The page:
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The Gram-negative anaerobe Dichelobacter nodosus is the primary etiologic agent of ovine footrot. Few studies of the genetic diversity and epidemiology of D. nodosus have been done, despite the economic cost and welfare implications of the disease. This study examined a large collection of Australian isolates; 735 isolates from footrot-infected sheep from 247 farms in Western Australia (WA) were tested by pulsed-field gel electrophoresis (PFGE), and a subset of 616 isolates was tested by infrequent restriction site PCR (IRS-PCR). The genetic diversity of WA isolates was compared to that of 61 isolates from three other Australian states. WA isolates were genetically diverse, with 181 molecular types resolved by PFGE, resulting in a simple diversity ratio (SDR) of 1:4 and a Simpson's index of discrimination value (D) of 0.98. IRS-PCR resolved 77 molecular types (SDR = 1:8 and D = 0.95). The isolates were grouped into 67 clonal groups by PFGE (SDR = 1:11, D = 0.90) and 36 clonal groups by IRS-PCR (SDR = 1:17, D = 0.87). Despite the high genetic diversity, three common clonal groups predominated in WA and were found in other Australian states. On some farms, molecular type was stable over a number of years, whereas on other farms genetically diverse isolates occurred within a flock of sheep or within a hoof. This study provides a large database from which to appropriately interpret molecular types found in epidemiological investigations and to identify common and unknown types that may compromise footrot eradication or control programs.
Footrot is a contagious disease affecting the hooves of sheep, goats, and occasionally cattle, with the primary etiological agent being the anaerobic bacterium Dichelobacter nodosus (2). The bacterium is an obligate parasite of the hoof and survives for a limited time outside the host.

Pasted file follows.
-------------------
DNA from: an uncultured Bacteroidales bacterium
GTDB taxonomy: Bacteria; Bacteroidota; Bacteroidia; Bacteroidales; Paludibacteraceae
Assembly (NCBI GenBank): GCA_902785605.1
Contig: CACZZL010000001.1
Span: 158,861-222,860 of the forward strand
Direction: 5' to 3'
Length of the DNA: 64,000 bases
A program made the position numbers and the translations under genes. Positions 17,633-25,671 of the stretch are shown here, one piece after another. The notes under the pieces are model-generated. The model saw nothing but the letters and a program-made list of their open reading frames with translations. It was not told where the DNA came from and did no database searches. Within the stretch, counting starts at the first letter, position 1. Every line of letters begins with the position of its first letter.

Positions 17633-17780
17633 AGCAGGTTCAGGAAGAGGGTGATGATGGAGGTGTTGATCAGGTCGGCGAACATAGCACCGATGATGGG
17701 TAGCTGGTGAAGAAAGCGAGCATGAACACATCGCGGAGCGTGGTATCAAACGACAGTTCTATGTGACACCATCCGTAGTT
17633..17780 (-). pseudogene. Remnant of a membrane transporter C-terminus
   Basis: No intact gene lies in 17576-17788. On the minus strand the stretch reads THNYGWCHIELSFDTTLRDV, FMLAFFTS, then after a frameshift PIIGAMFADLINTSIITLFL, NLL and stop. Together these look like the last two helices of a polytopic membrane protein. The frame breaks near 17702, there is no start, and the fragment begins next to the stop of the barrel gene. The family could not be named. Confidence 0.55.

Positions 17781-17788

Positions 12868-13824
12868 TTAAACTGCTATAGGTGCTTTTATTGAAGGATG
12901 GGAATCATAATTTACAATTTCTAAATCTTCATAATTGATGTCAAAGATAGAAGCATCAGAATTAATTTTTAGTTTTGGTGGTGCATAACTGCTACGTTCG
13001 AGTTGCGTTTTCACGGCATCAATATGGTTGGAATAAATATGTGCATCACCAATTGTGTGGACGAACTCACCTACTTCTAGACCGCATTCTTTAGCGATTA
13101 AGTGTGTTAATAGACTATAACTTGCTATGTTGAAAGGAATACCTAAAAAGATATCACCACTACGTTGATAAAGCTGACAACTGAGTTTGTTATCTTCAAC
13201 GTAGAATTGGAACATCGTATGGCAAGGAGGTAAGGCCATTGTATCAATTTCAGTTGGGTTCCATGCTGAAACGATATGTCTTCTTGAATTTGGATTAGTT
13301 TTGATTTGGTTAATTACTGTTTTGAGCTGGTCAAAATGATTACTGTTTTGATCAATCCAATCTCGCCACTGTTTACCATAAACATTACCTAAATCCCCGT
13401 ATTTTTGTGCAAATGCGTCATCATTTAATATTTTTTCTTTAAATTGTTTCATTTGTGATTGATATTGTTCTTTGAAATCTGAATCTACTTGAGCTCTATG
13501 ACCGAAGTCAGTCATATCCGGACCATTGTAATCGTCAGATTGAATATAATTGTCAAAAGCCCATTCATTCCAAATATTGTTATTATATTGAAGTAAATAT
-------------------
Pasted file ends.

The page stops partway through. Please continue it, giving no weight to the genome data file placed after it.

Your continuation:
In Western Australia (WA), a footrot eradication program existed between 1974 and 2006 until a control program was implemented in 2007. Under the programs, infected sheep are identified, quarantined, and treated (8). Understanding the risk factors for disease transmission improves the effectiveness of eradication or control programs. Risk factors include transmissibility of the organism, environmental factors, phenotype, virulence potential of different strains, or as in the case of footrot, clinically expressed virulence that is dependent upon optimal environmental conditions (4). Molecular epidemiology can provide information about the risk factors associated with different bacterial strains—associations between particular genotypes and phenotypes, including strain virulence and transmissibility, interstrain genetic relatedness, and identification of clonal groups—and adds to information gathered for trace-back of infection outbreaks (14). An effective molecular typing system identifies genetic diversity such that organisms isolated at different times from different geographical locations and from different hosts can be differentiated or classified into subtypes of strains (15). The pulsed-field gel electrophoresis (PFGE) method is considered the “gold standard” for molecular epidemiological studies of bacteria because it is reliable, reproducible, highly discriminatory, and sensitive enough to detect recent evolutionary divergence that may occur during a disease outbreak (1). PFGE was used on D. nodosus in a small study of three farms in Malaysia, in which 12 isolates were differentiated into eight molecular types (24), suggesting considerable diversity, despite the small number of isolates tested.
The purpose of this study was to use two molecular typing methods (PFGE and infrequent restriction site PCR [IRS-PCR]) to study a large collection of D. nodosus isolates and to determine the suitability of these methods for investigation of the molecular epidemiology of D. nodosus during infection outbreaks and over the long term. It was anticipated that these methods would assist in ongoing eradication and control programs for ovine footrot in WA.
A total of 735 D. nodosus isolates were obtained from infected sheep on 247 farms in WA and tested by PFGE. A subset of 616 isolates from the same 247 farms was tested by IRS-PCR. Not all isolates from the same farm with the same molecular type as obtained by PFGE were tested by IRS-PCR. A further 61 isolates were tested from three other Australian states: 16 isolates from 13 farms in New South Wales (NSW), 24 isolates from 22 farms in Victoria (VIC), and 21 isolates from 21 farms in South Australia (SA). All isolates were collected between 1976 and 2002 and stored freeze-dried or at −80°C at the National Footrot Reference Laboratory and in the Bacteriology Laboratory, Department of Agriculture and Food Western Australia. The isolates were selected at random from the collection of 10,000 isolates that originated from farms quarantined as part of the eradication program in WA. An unequal number of isolates was tested from each farm and from each year and ranged from 1 isolate tested for years 1976, 1978, 1988, and 1989 up to 176 isolates tested for the year 2000, 131 from 2001, and 125 from 1997.